September 1, 2014
CATTLE MARKET REPORT AND ANALYSIS
This past week brought higher cattle prices in spite of
packer's reduced purchasing needs for a holiday shortened slaughter week.
The indication and early signal was late Thursday when a major packer
purchased cattle at $155 and then ordered them in to the plant the next
morning. This news prompted sellers across all regions to hold firm to
asking prices. Sales of cattle
were $2-3 higher with most live sales from $155-156 and
in the beef sales at $245-246. The August live cattle contract expired
spot on to cash prices.
Packers will not be so willing to concede prices on boxes
in the coming week. Three weeks of lower prices for beef cuts may provide a
foundation for new retail interest knowing that smaller supplies will be
available in the coming months. The post holiday period which as the weather cools tends to be a good
beef eating period. Choice box prices
were quoted $246 with select at $234 and the spread widened to $12.
Replacement cattle have undergone two weeks of erratic
price movements sparked by a sell off in feeder futures that sent the
contracts down $15 cwt. but now are retracing much of that lost ground.
During the course of the decline, demand remained strong as industry
participants fought over dwindling supplies.
Theories of bunched feeder supplies in October have left
many feedyards with empty pens waiting to reload this fall. If those heavier
runs fail to develop, many yards will go into the winter with limited
capacities. A 750# feeder steer
was selling for $218 in the southern plains.
Sampling of yields across the nation is turning up yield
estimates as the country prepares to bring in a large corn crop. September
is a transition month when the new crop starts creeping into use threatening
the usually high basis.
In the Texas Panhandle where feedlots have been paying up to $1.50 over the
futures, that number should drop in half. DDGs and other ethanol byproducts are being offered into the market
at favorable pricing for cattle feeders. Corn is now pricing into rations
at $8.50 in the southern plains.
LOOKING FOR THE COMING WALL OF CATTLE
In May of this year, the analysts reminded us that heavy
placements the first few months of 2014 would be coming to market in June.
Most forecasts called for the market to fall into the $130s for fed cattle.
June arrived and the additional numbers never materialized but the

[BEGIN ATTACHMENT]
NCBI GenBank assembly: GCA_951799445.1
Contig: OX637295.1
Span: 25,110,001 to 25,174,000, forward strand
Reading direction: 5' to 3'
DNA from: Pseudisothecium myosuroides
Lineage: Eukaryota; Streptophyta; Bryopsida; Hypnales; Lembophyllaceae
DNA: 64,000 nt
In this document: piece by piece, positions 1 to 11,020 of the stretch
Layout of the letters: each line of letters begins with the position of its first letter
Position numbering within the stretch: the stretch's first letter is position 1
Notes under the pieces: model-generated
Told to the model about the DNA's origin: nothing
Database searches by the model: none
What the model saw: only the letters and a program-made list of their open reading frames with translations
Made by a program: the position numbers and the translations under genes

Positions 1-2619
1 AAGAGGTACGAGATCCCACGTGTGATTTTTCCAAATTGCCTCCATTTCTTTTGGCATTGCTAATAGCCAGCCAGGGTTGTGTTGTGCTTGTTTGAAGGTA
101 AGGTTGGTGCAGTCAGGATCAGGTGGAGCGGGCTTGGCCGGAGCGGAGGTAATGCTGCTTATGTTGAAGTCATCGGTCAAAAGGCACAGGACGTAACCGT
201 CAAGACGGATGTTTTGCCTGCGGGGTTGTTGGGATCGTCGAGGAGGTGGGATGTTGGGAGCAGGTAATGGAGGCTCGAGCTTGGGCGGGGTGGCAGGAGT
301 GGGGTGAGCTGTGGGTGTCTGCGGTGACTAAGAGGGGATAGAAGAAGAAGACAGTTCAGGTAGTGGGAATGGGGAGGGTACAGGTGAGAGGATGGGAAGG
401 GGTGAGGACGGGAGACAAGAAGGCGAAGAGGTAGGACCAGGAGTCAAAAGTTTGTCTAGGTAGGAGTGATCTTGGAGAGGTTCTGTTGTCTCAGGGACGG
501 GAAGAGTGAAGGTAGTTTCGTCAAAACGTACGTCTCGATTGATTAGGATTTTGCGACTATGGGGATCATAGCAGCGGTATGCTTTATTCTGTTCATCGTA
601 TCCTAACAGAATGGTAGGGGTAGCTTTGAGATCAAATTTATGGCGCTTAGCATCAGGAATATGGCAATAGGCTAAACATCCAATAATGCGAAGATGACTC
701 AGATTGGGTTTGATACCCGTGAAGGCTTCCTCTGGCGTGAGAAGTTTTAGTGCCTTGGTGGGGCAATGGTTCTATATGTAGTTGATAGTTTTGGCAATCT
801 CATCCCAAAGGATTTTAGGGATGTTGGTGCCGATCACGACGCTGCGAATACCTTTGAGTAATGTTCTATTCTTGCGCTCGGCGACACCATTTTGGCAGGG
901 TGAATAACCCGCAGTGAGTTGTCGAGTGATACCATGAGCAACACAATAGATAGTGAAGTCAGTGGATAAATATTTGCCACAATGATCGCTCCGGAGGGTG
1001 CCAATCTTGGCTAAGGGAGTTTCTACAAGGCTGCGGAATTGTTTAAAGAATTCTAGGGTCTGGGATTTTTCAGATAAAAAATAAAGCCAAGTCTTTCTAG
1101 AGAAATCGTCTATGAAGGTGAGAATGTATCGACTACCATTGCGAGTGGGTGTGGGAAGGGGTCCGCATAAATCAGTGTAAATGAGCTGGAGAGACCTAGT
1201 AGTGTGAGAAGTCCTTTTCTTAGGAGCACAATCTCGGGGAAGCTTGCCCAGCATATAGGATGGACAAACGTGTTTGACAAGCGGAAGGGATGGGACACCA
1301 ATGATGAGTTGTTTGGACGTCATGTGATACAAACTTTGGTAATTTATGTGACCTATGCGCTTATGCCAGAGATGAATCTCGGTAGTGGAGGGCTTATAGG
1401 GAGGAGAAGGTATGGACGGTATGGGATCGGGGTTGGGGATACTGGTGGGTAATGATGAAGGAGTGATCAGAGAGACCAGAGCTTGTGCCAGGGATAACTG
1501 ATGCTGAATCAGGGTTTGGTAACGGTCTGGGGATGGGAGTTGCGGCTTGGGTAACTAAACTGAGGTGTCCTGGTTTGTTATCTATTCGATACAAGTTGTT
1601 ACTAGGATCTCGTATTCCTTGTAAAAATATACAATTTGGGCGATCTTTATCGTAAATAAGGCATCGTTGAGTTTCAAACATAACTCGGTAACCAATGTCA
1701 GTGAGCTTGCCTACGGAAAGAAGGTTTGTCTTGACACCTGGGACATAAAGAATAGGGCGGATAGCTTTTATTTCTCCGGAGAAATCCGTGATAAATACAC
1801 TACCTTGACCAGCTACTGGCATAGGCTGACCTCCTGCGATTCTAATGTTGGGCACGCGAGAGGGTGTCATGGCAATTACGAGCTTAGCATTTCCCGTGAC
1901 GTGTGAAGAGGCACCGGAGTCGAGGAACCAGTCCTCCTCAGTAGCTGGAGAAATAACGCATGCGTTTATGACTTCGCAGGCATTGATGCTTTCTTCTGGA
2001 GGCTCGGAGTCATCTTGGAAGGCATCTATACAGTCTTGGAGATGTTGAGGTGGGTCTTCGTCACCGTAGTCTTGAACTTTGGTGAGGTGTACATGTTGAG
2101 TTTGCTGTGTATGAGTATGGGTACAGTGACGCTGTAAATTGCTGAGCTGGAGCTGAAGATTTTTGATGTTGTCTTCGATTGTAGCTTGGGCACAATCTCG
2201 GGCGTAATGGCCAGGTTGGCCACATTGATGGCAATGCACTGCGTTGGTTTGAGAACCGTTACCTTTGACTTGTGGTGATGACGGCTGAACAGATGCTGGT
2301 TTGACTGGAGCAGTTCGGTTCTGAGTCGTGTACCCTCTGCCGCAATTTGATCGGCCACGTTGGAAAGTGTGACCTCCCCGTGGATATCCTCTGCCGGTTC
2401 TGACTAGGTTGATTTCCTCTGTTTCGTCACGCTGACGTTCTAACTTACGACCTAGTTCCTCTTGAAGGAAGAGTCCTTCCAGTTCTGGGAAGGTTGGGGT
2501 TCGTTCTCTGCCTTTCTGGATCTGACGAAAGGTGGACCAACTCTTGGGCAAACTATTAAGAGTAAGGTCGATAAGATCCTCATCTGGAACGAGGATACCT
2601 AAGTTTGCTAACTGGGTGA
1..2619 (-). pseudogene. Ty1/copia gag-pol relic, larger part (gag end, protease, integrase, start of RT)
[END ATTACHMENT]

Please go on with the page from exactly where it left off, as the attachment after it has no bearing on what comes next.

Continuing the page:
forecasters moved the arrival date to July then August and now September.
There is some evidence of a lack of currentness in the
pool of available fed cattle for sale. Carcass weights have been steadily
moving higher than prior year since early July. They currently are 10-15#
above last year. The additional carcass weight adds about 5% more beef to
the tonnage than last year but still leaves overall tonnage well short of
Some of the marketing of heavier cattle is by choice and
not because cattle are backing up in the feedyards. Feeders are hesitant to
sell the current cattle and replace with high priced feeders requiring at
least $165 for a breakeven. On an absolute basis, many pens are being sold
each week with no replacement cattle put back.
This past week signaled the thought that there may not be
a wall of cattle in September or anytime soon for that matter. Talk is cheap
and packer buyers who have been carrying the message of larger supplies in
September, may find sellers unimpressed. Our recent cattle on feed report
featured the last of a long string of reduced placements that should keep
cattle on feed at historically small numbers into the foreseeable future.
The fuel for this year's upsurge in fed prices is the
status of the nation's breeding herd. The cow calf operators are not selling
cows. The upcoming wall of cattle won't be in the feedlots for a while but
as breeders place cows in every nook and cranny across the nation, there
will be more stockers and feeders before you know it. The breeding herd has
ramped up like no other cycle in the history of the business. Next year will
feature the beginning of increasing supplies of stocker and feeder cattle
and when the numbers start they will be large.
The Cattle Report introduces the FEEDER METER. The report
estimates profit or loss for currently purchased feeder steers and projects
a result 150 days out. The chart
is interactive and updated every 15 minutes in real time based on changes in
futures markets in grain and cattle. Corn basis information is based on
current trade prices adjusted every two weeks. Feeder prices and fed cattle sales are
par the appropriate futures contract.
CURRENT CLOSE OUT
The Cattle Report estimates current profit or loss on
cattle placed on feed 150 days ago. This report generated from
industry averages attempts to simulate a typical close out based on
prevailing purchase prices for a feeder steer 150 days ago. The close out
assumes grain was purchased at market each month. Selling prices and
interest rates are based on prevailing benchmark quoted prices. This chart
will change weekly.
click on "CHECK OUT THE
MARKETS " to go to the market page
CLICK HERE TO SEND YOUR COMMENTS